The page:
Aligned Learning Revolution (Activate, Accelerate, Achieve) | Lisa Ann Finley  | ADHD

If I can help a student learn how to manage, how to advocate, and what they need to be successful, it doesn't matter what they go into. They can go into anything. They'll have choices. When I found out that there was a way that I could focus on that for more students, and truly focus and not be distracted by mandated curriculums, testing, and books to get through, I could focus on the part of teaching that I loved and that I was the best at.

You wanted to have a very customized and specialized program for your students, which is not possible in the classroom.

Exactly. I function from the perspective that everybody has the children's best interests in mind. Everybody wants to do these wonderful things. Teachers are working very hard in the classroom trying to teach a system to 30 kids at one time. The teachers now just can't. It's impossible. Each kid needs some little tweaks and something different. Even the best teachers, it's so hard to do that with those individual kids. By working with kids one-on-one, they create these great systems that they can keep up with. I've even had kids tell other kids some suggestions. I might be reaching more kids than I realize.

In the bio that I was reading, you have said that you have ADHD yourself. Tell me how you shared this with your students and this was not something the administrators liked.

After my boss and administrators had made some comments about how I'm pretty good with these kids and parents are noticing, I shared that it was because I had those same struggles and I was not diagnosed until I was an adult. What I used to do is I couldn't figure out why things were hard so I would make up what I would call mind games. I have to trick myself into doing something. I was pretty good at it, but it was so frustrating and I didn't realize what I was doing or why I had to be doing it. Now, I realize that those mind games are systems. I can intentionally teach a child a system that will work and modify it for them, but it's hard to get a kid on board.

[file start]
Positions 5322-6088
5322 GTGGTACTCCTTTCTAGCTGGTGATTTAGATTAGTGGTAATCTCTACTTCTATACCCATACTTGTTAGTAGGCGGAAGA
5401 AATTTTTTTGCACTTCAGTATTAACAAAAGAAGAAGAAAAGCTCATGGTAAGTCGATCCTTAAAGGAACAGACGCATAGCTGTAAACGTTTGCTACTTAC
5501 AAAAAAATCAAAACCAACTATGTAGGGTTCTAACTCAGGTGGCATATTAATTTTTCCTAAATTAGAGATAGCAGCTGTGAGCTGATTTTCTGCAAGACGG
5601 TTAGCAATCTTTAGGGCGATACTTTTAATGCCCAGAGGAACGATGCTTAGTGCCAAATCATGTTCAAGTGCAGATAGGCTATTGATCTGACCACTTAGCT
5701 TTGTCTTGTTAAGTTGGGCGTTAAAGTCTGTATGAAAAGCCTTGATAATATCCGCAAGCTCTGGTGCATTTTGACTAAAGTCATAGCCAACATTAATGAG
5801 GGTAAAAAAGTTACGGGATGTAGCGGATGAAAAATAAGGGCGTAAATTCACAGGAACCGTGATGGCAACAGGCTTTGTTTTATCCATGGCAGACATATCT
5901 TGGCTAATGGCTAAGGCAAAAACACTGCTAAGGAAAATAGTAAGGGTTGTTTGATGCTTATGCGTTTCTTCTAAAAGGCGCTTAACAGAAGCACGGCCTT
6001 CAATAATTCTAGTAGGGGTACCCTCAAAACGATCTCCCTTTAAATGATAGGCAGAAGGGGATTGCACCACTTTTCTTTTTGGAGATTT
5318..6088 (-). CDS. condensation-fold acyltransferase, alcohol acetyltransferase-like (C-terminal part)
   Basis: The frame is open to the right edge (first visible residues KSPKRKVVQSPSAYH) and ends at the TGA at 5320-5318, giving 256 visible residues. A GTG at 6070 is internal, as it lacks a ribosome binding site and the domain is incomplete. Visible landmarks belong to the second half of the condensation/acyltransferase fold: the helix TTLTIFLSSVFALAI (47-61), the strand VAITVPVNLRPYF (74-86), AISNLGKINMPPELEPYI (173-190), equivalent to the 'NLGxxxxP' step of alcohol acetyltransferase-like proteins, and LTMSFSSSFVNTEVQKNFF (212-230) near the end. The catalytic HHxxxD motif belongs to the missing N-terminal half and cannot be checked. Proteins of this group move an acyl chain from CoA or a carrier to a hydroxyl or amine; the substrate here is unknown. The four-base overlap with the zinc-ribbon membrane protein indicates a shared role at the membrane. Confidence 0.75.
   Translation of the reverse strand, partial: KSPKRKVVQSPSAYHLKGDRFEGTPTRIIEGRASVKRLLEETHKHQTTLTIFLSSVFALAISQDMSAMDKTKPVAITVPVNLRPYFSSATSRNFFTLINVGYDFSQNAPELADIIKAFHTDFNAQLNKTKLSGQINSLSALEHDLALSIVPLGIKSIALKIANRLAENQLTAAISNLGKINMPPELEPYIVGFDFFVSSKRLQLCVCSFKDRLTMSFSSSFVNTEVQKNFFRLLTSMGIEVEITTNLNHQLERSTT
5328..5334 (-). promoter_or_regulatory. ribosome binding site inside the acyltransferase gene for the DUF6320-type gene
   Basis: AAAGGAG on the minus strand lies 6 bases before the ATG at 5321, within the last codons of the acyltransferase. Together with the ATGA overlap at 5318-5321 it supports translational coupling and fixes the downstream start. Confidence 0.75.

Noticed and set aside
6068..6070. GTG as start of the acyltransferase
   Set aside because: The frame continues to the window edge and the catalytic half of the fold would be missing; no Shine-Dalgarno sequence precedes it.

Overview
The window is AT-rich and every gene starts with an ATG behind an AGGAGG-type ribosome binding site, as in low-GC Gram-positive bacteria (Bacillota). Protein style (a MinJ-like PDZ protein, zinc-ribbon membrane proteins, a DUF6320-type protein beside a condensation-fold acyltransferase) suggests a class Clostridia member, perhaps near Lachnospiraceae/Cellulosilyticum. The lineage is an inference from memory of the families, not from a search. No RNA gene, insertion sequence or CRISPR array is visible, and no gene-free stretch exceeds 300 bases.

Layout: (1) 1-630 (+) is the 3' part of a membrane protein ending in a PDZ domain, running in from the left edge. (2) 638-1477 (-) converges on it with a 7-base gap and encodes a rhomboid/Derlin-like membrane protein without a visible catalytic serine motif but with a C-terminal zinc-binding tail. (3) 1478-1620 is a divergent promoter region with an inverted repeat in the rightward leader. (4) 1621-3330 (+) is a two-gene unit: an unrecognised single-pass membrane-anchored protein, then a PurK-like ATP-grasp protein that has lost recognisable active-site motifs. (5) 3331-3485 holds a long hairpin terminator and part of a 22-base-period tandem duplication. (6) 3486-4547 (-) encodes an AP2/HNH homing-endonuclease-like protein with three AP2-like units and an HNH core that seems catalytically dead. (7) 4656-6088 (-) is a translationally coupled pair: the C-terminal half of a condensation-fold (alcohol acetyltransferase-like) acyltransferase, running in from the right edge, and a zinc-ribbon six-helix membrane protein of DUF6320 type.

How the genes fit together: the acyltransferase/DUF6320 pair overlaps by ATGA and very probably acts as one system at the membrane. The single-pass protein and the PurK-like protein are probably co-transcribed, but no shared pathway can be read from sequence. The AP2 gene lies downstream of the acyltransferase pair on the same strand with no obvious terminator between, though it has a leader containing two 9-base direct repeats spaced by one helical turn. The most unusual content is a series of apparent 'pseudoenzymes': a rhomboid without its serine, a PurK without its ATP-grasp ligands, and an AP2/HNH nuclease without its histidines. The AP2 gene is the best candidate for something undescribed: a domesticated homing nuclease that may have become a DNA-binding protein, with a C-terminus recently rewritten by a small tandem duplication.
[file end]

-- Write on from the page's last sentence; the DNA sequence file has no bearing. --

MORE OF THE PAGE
They need to know why. They need to see the point and not just another adult telling them something that they should do. They've tried everything they've been told and it hasn't worked. I shared it with the students. I connected. I had great feedback and relationships with my students and their parents but my administrators were not happy about that. I was told that I had shared inappropriate information and put it on the kids to accommodate me.

I chose to view it as connecting with, relating, and helping those students learn what would be harder to learn and take longer to learn without that connection. Also, creating the world to be a better place. There are neurodivergent people everywhere. Learning how to appropriately react and advocate for yourself is not telling somebody to make an accommodation. Let's be good, understanding, and accepting of people.

There are neurodivergent people everywhere learning how to appropriately react. Advocating for yourself is not making somebody make an accommodation. It's about being good, understanding, and accepting of people.

Those are skills that every child should learn. For those parents who are tuning in to this right now, how much did you bring into that relationship with that child? When you said you were like this, they weren't accommodating you. You made them understand what they're going through is normal as well. “I have been through it but I created systems. If you can create these systems, you can be doing well too.” You can trick your brain or your mind to work for you. That must have been hard hearing that. That's not what you wanted to hear.